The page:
Nostalgia: Havering in history on July 25, 1955, 1975 and 1995
- Credit: Archant
This week in history – 60, 40 and 20 years ago.
Sixty years ago
Police officers were called to clear the public gallery at Romford Town Hall after angry residents launched a protest.
The Mayor of Havering, Alderman F C Bell, adjourned the meeting and ordered the gallery to be cleared after smallholders of Lodge Lane, Collier Row, made their outburst at plans to acquire some of their land for housing.
They shouted: “You have forgotten two of the Commandments – thou shalt not steal and thou shalt not covet.”
You may also want to watch:
After the first disturbance, the mayor interjected, saying, “Will you sit down, please? I give you warning that if there is any more disturbance I will have the public gallery cleared.”
But a man then replied: “That doesn’t worry me, boy! You shouldn’t steal, never mind anything else.”
- 1 Infection rates are now falling in Havering - is lockdown working?
- 2 70% of Havering residents voted to leave the EU
- 3 Havering parks and gardens five feet under water as rivers burst their banks
- 4 Doctors and nurses 'exhausted' as hospitals reach breaking point
- 5 Fines issued to Romford and Upminster restaurants flouting coronavirus restrictions
- 6 Drug and alcohol abuse by Havering parents and children soars
- 7 More than 100 Covid dead at Queen's and King George this week
- 8 Heritage: Measuring speed of sound at Upminster
- 9 Man killed in collision on A13 near Rainham
- 10 Sonic boom heard across east London, Essex and Cambridge
Tensions ran so high during the general election that a politician allegedly drove his car at a trade union official.
Conservative John Bishop was fined at Romford Court after a road accident between himself and socialist Arthur Fazey.
The court heard Mr Fazey, of Kensington Road, Thorpe Bay, parked his official poll car close to the front of Mr Bishop’s car near a polling station in Westland Avenue, Hornchurch.
When Mr Bishop, of Wingletye Lane, began to drive out, Mr Fazey helped him to get out of the space and then returned to the conversation he was having.
But the court heard Mr Bishop swung back and drove straight at Mr Fazey, who could not get out of the way and was rolled along between the cars.
He escaped with a grazed wrist and arm.
Mr Bishop allegedly told a police officer: “There was no accident. I didn’t hit a car.
“I went close to it because of a car pulling out behind a loudspeaker van that was parked on the other side of the road.”
Mr Bishop was fined £10 and ordered to pay £1 and 10 shillings costs for dangerous driving, failing to stop after an accident and failing to report an accident.
Forty years ago
Two of Havering’s MPs announced emergency measures to tackle the jobs crisis facing young people.
School leavers were without any immediate prospects of work and it was feared the number of them without jobs would soar once the next wave of leavers came.
Romford MP Michael Neubert and Hornchurch MP Alan Williams were set to call for a special borough conference, round table discussions between employers, councillors and officials in the youth service, cash boosts from the government and a scheme to provide a programme of community work for youngsters on benefits.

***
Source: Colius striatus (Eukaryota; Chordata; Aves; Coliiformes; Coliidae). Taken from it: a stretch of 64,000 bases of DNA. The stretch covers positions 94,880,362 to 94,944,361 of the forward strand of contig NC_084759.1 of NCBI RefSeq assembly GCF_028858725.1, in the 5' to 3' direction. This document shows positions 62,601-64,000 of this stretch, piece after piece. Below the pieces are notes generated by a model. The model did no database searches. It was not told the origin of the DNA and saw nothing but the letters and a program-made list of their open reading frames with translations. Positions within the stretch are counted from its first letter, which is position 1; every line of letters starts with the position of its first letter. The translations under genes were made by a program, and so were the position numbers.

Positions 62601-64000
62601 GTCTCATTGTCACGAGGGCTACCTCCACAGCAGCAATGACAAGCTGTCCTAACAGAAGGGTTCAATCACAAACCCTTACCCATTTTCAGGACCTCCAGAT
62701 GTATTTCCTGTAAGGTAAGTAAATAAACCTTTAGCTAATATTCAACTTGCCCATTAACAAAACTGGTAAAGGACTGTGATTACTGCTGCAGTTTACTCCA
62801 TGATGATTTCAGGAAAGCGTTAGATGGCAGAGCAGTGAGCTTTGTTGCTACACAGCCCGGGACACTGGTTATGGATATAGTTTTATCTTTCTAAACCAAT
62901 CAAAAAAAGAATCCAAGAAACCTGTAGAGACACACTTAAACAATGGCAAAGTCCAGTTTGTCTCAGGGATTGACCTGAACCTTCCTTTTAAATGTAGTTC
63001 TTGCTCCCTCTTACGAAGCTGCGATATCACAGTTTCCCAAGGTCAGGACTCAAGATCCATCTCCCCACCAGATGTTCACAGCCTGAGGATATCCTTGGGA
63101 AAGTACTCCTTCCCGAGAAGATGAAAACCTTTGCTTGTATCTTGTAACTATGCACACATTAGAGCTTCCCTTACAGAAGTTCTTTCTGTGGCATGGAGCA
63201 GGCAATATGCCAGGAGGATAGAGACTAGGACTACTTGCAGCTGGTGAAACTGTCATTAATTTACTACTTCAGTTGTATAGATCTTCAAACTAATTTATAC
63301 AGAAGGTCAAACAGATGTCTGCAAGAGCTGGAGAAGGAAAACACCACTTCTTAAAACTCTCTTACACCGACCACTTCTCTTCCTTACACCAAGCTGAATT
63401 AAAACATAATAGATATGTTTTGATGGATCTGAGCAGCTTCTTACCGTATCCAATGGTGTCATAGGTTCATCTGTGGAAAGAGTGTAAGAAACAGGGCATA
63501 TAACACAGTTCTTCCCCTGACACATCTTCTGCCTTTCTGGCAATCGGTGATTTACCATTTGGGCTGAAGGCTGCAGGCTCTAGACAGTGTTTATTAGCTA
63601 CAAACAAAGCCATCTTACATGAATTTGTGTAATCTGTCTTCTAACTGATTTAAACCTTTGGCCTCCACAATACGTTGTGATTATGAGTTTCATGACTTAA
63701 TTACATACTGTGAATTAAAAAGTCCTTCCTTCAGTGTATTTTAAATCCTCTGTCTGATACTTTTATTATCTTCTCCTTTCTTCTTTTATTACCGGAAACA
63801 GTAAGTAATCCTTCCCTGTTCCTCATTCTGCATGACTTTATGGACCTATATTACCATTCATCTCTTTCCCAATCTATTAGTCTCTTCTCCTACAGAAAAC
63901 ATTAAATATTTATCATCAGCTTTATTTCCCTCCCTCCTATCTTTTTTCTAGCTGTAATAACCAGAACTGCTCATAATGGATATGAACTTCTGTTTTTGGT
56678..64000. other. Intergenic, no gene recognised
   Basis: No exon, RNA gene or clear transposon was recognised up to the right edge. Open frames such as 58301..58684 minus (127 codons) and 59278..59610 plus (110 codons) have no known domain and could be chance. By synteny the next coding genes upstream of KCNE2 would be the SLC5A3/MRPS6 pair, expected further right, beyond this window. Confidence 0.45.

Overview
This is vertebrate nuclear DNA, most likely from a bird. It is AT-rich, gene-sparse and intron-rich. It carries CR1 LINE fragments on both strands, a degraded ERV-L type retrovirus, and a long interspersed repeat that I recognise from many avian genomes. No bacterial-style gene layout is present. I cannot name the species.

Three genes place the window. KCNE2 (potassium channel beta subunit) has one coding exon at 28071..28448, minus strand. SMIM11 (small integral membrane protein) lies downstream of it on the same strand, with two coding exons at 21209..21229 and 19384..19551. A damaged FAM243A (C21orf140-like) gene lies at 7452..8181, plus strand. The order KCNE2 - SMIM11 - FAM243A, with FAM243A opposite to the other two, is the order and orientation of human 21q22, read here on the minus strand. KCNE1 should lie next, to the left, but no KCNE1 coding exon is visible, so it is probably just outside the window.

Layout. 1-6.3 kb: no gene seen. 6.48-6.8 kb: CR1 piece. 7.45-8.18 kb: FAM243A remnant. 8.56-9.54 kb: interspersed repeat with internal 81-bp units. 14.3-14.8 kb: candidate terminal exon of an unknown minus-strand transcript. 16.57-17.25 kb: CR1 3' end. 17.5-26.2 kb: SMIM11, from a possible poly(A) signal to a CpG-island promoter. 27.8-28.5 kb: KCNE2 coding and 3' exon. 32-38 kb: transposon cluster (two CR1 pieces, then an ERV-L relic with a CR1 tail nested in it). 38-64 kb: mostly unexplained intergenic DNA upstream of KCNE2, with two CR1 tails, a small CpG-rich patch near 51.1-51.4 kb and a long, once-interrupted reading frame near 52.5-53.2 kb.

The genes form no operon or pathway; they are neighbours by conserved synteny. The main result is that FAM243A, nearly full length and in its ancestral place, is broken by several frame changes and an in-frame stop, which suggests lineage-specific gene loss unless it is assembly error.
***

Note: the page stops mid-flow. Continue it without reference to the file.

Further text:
The borough’s principal careers officer, Gordon Malt, described the situation as the worst he had ever encountered.
An urgent inquiry on staircase handrails was being carried out after a six-year-old girl was seriously injured when she fell from a landing.
June Allison fell over rails in her flat in Heaton Avenue, Harold Hill, leading to an investigation being opened by Havering Council.
Safety campaigner Dick Philips alleged handrails and balustrades in the building were up to two inches too short and claimed a similar problem existed in the nearby Bards Court flats for pensioners. Mr Phillips, of Straight Road, Harold Hill, said: “There could be 10,000 handrails in council flats throughout Havering that do not comply with building regulations.
“These are laid down for safety, but people could topple over these railings and many of the flats are occupied by elderly and infirm residents or children.”
Twenty years ago
A seven-year-old boy just given the all-clear from cancer was devastated after his birthday bike was stolen.
Christopher Fyffe’s BMX was taken from the grounds of his school after he had left it there for less than an hour while he enjoyed his birthday party.
Medics had feared Christopher would not reach his birthday.
His angry mum Sue, 35, of Moray Way, Rise Park, said: “I was wild when I realised it was gone and I still am.
“How anyone could do this to a little boy on his birthday is beyond belief and totally sickening.
“When the thieves read this, if nothing else, I hope it pricks their conscience.
“The bikes were tucked away on school grounds, so they were not easily accessible.
“They just went for the BMX and left Robert’s new mountain bike behind.”
Christopher had been given the all-clear from Wilms’ tumour after three years in remission.
He said: “I am very sad. A friend has let me borrow his old bike, but I would love to have mine back.”
A campaigner for pensioners claimed two women were living in “Victorian squalor” and others were struggling on small incomes.
Tony Fuller, director of Havering Age Concern, said: “Lots are on income support, a level under which people should not live. “There are two old ladies living in Havering who have no money, rented accommodation surrounded by derelict buildings, with no money to move, no benefit, virtually living in Victorian squalor.
“The disposable income of pensioners is just not keeping up with the cost of living.”